The Labour Party is levelling fresh claims about the Prime Minister John Key's knowledge of the internet entrepreneur Kim Dotcom.
Mr Key has previously said he only heard about the Government Communications Security Bureau spying on Mr Dotcom on 17 September this year when he was informed that it was illegal.
A report by the Inspector-General of Intelligence and Security found that the GCSB relied on incorrect police information about Mr Dotcom's residency, believing him not to be a resident, and did not check further when it intercepted his communications.
Labour said on Thursday it has been told by unnamed sources within the spy agency that a video recording may exist in which John Key refers to Kim Dotcom.
It says that may have been recorded while Mr Key was speaking to bureau staff in their cafeteria during a visit on 29 February this year.
Labour leader David Shearer told Radio New Zealand's Checkpoint programme on Thursday the situation raises further questions about the Prime Minister and the Kim Dotcom affair.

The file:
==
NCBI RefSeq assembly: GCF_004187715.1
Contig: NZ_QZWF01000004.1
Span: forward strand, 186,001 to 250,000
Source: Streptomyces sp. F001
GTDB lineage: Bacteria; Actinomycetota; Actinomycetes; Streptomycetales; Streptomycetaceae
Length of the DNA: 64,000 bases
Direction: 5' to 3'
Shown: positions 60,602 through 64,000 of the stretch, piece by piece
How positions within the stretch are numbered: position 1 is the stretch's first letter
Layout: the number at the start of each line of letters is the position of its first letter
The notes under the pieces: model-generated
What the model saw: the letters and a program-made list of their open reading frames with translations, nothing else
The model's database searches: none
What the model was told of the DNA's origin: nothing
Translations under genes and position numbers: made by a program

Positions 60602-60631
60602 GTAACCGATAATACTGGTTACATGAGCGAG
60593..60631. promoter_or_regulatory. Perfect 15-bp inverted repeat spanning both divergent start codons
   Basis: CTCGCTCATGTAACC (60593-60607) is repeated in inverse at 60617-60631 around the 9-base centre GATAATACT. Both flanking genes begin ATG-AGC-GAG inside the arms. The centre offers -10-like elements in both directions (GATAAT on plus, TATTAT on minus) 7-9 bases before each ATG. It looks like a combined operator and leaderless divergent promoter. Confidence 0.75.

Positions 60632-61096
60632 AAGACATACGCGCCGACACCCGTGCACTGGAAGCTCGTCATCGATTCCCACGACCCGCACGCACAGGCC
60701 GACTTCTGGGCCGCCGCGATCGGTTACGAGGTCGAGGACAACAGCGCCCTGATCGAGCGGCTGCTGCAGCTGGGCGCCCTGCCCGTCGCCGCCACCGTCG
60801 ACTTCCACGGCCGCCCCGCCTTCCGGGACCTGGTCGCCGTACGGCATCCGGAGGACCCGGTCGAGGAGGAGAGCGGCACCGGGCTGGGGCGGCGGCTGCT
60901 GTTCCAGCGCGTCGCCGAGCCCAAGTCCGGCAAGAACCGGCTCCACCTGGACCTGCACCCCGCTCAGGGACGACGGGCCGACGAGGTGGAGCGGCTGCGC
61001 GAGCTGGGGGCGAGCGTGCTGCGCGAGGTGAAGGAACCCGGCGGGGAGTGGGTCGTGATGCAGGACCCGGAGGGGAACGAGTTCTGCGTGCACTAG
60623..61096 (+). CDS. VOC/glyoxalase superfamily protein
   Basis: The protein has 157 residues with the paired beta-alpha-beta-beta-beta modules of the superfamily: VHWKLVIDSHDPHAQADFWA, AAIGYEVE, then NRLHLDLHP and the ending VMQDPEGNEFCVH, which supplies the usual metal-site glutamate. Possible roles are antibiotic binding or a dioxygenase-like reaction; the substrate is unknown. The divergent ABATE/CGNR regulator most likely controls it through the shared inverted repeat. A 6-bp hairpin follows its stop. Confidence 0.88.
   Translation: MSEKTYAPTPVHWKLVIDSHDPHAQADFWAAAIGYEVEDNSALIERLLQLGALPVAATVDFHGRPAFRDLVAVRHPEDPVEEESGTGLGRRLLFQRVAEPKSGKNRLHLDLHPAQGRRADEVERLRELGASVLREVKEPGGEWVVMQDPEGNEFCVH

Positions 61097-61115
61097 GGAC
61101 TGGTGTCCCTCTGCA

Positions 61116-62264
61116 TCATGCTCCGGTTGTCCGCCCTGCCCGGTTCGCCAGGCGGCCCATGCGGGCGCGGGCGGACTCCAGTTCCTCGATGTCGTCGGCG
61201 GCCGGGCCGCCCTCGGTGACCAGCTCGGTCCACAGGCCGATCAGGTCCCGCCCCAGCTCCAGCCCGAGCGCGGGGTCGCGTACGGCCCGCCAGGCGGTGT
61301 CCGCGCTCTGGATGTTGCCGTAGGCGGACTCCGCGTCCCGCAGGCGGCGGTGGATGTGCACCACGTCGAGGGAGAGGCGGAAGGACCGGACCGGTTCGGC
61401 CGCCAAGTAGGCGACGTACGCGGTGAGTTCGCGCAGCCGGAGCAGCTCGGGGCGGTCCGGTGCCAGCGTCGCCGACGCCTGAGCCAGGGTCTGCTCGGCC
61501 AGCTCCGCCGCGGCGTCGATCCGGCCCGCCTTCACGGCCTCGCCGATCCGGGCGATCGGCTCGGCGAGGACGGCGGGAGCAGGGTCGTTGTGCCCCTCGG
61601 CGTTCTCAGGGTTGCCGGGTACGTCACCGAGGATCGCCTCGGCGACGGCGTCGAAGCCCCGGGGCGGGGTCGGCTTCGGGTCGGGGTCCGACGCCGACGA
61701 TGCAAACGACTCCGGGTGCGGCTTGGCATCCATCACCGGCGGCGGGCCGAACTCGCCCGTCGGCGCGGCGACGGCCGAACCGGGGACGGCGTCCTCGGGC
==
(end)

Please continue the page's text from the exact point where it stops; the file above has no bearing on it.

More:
"Either he's not completely coming forward with the truth, or he's not able to remember, or something else is going on that I can't quite put my finger on.
"But certainly, it really does cut to the credibility of John Key and his explanations on Kim Dotcom."
Mr Shearer says the Prime Minister should allow GCSB to release any and all unclassified material about the visit and his comments to staff to clear the matter up.
"Our sources are saying that there was a video made. We have simply asked for that video to be made public."
John Key says he did go into the staff cafeteria, but doesn't recall raising Mr Dotcom with members of the staff.
Kim Dotcom, a German national who has New Zealand residency, is fighting extradition to the United States to face copyright, money laundering and fraud charges. He was arrested during a raid at his mansion near Auckland on 19 January this year.
Spy agency investigating, but 'no Key video'
The Government Communications Security Bureau on Thursday night launched an investigation into whether information has been leaked to the Labour Party - and if so, who it was.
GCSB director Ian Fletcher says the agency has conducted an exhaustive search of its records and IT systems and can find no audio-visual record of the Prime Minister's visit on 29 February.
Mr Fletcher says there were some still photos, but they will not be released as they identify staff.
He says an investigation is now underway as to whether there has been "an unauthorised disclosure of information".